Dan Mangan

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Dan Mangan
Birth name Daniel Mangan
Born (1983-04-28) April 28, 1983 (age 33)
Smithers, British Columbia, Canada
Origin Vancouver, British Columbia, Canada
Genres Indie Rock, Experimental Rock, Folk, Singer-Songwriter[1]
Instruments Vocals, guitar, piano, keyboards
Years active 2003–present
Labels Arts & Crafts, City Slang, Create/Control
Website www.danmanganmusic.com

Daniel Mangan (born April 28, 1983) is a Vancouver-based, two-time JUNO Award winning Canadian musician. He has also been a contributing writer for The Guardian's Arts section, Montecristo Magazine and Huffington Post Canada.

Early life[edit]

Dan Mangan's family moved often, residing in both the provinces of Ontario and British Columbia, but primarily in his current home town of Vancouver. He was influenced by his parents' record collection, especially the music of Nick Drake and The Beatles.[1] At sixteen, Mangan started a band called Basement Suite with some classmates and played gigs at local community centres. Though his family had returned to Vancouver by age two, he was born in Smithers, British Columbia.[2]

Mangan studied at the University of British Columbia, earning a BA in English Literature.[3]

Music career[edit]

Early work[edit]

Dan Mangan performing at the 2009 Vancouver Folk Festival.

In 2003, at 20 years old, Mangan completed his first set of recordings: an EP of simply recorded acoustic songs called All At Once. Five hundred copies were pressed and sold or given away throughout the Vancouver area. With a bank loan and a small community of musicians who would offer cheap or free sessions, Mangan recorded Postcards & Daydreaming in the summer of 2005 with producer Daniel Elmes and good friend Simon Kelly. Mangan released the album independently at first, selling the album online and at live shows. In July 2007, Vancouver-based independent record label File Under: Music picked up the LP and re-released the album with new artwork and an extra track, "Ash Babe". The following March, the record was released in Australia by ABC/Warner.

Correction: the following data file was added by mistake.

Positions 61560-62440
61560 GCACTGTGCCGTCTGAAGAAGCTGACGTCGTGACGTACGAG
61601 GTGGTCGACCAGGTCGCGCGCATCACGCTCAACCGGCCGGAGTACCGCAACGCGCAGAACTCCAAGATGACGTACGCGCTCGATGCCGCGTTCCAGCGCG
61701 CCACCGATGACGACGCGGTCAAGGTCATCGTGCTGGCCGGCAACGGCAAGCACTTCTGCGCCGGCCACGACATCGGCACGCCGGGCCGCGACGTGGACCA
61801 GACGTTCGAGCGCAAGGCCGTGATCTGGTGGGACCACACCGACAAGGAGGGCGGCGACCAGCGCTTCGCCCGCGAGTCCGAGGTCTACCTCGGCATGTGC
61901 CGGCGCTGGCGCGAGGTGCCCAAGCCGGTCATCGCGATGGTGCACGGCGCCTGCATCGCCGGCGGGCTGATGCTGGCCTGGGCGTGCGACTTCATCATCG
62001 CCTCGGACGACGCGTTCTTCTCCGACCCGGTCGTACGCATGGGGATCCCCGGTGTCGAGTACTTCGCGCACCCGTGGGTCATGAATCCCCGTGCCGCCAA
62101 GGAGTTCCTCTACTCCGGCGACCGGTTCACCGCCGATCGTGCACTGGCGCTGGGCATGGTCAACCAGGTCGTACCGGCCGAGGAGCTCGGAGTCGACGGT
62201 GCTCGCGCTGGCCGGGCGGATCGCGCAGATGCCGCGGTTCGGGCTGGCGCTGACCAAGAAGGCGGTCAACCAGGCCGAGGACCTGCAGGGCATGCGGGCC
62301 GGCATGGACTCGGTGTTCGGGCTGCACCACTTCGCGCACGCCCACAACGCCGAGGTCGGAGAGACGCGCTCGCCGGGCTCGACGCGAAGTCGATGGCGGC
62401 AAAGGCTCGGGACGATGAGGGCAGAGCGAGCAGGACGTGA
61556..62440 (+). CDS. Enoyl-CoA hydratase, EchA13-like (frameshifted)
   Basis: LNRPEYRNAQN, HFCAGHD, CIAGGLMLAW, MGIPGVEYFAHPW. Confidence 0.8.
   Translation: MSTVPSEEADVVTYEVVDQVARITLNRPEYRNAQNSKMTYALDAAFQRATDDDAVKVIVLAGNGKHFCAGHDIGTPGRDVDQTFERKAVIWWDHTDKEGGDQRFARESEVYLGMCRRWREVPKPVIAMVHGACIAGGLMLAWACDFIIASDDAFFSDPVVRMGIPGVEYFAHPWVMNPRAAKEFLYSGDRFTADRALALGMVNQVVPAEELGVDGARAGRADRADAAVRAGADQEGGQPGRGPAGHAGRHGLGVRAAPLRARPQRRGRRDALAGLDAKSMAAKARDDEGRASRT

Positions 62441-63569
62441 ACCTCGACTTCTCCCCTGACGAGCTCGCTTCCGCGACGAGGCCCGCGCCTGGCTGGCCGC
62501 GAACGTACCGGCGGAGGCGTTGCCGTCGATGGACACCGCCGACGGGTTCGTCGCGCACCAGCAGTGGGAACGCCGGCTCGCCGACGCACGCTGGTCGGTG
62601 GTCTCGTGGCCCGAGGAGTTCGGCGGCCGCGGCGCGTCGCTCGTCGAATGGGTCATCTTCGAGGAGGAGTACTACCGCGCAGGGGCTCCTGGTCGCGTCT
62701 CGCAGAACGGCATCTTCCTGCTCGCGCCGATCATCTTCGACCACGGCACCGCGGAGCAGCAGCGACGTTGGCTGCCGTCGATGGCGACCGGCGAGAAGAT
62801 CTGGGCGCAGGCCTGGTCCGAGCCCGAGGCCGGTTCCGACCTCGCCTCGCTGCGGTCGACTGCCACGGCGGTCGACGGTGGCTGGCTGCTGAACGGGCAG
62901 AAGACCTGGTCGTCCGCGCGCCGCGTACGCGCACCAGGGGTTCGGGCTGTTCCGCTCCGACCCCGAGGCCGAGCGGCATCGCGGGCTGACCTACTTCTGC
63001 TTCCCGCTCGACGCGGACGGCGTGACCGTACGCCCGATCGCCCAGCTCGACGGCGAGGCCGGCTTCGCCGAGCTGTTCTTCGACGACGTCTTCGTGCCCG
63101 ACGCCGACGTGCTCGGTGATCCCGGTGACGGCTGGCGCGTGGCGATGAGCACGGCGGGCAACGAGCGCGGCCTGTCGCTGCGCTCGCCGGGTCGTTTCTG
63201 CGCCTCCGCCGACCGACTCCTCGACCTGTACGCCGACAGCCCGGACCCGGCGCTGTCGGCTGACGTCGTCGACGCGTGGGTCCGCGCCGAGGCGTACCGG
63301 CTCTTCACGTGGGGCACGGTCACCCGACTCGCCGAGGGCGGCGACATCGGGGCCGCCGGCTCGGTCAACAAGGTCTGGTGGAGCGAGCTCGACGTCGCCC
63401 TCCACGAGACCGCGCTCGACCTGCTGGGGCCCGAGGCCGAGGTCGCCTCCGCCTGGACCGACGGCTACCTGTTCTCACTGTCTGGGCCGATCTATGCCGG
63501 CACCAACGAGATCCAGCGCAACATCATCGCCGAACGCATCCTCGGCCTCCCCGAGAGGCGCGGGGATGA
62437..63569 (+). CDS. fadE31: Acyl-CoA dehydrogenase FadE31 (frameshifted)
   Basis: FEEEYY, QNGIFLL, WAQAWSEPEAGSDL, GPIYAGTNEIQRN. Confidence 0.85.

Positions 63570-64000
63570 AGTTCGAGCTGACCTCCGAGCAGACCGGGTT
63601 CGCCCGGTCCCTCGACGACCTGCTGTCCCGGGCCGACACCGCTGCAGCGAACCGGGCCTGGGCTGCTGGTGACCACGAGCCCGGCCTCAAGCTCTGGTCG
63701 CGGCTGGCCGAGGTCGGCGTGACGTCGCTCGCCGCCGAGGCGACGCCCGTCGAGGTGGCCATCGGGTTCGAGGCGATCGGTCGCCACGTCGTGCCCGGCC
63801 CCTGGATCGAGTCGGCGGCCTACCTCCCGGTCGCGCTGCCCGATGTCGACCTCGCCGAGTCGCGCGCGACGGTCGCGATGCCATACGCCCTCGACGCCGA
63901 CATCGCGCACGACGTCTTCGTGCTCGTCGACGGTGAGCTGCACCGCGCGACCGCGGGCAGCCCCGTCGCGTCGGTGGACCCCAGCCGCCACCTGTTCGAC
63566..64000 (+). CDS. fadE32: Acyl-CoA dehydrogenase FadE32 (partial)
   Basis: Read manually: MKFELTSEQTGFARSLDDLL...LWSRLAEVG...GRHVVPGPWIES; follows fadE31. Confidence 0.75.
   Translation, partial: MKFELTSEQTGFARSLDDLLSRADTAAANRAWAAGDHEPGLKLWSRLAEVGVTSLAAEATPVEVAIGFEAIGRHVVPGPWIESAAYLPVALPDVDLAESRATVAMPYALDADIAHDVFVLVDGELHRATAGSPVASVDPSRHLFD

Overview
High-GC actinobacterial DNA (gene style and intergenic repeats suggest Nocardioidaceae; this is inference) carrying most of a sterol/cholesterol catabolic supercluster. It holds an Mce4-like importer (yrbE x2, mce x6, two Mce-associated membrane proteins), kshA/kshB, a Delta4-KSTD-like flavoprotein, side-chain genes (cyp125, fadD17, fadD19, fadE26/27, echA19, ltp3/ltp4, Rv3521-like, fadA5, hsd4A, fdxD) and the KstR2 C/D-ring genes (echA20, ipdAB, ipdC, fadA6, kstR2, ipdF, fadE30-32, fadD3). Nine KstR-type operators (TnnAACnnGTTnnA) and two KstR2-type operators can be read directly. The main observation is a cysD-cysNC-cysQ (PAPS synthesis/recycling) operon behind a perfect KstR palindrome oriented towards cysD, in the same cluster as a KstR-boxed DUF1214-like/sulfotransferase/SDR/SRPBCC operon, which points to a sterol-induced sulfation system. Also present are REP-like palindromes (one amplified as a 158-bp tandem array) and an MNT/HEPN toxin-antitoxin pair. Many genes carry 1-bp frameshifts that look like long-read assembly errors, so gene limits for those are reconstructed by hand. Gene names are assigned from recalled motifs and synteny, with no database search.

Nice, Nice, Very Nice[edit]

In March 2009, File Under: Music released another EP called Roboteering, containing songs from Mangan's forthcoming album Nice, Nice, Very Nice.[4] The album was recorded in Toronto at Green Door Studios with producer John Critchley, and featured an assortment of other Canadian artists such as Veda Hille, Justin Rutledge, Mark Berube, Hannah Georgas and members of Said The Whale, Major Maker, and Elliott Brood. Five months later, Nice, Nice, Very Nice was released in Canada. The album name was inspired by a line from American novelist Kurt Vonnegut's book Cat's Cradle, while musically Nice, Nice, Very Nice has been compared to Chad VanGaalen and Bon Iver. The first two singles from his second full-length, "Robots" and "Road Regrets" earned airplay on local Vancouver radio stations, as well as on satellite radio stations such as The Verge and CBC Radio 3.

In September 2009, Mangan was awarded "Artist of the Year" at the Verge Music Awards.[5] In 2010, Nice, Nice, Very Nice was licensed and released by Toronto-based independent record label Arts & Crafts in the United States and Europe (via City Slang). The album was shortlisted for the Polaris Music Prize. Nice, Nice, Very Nice was also awarded "iTunes Album Of The Year" for the Singer/Songwriter category and won three Western Canadian Music Awards for "Independent Album Of The Year", "Roots/Solo Album Of The Year" and "Songwriter Of The Year". "Robots" was named "Best Song" by the CBC Radio 3 BUCKY Awards.

Oh Fortune[edit]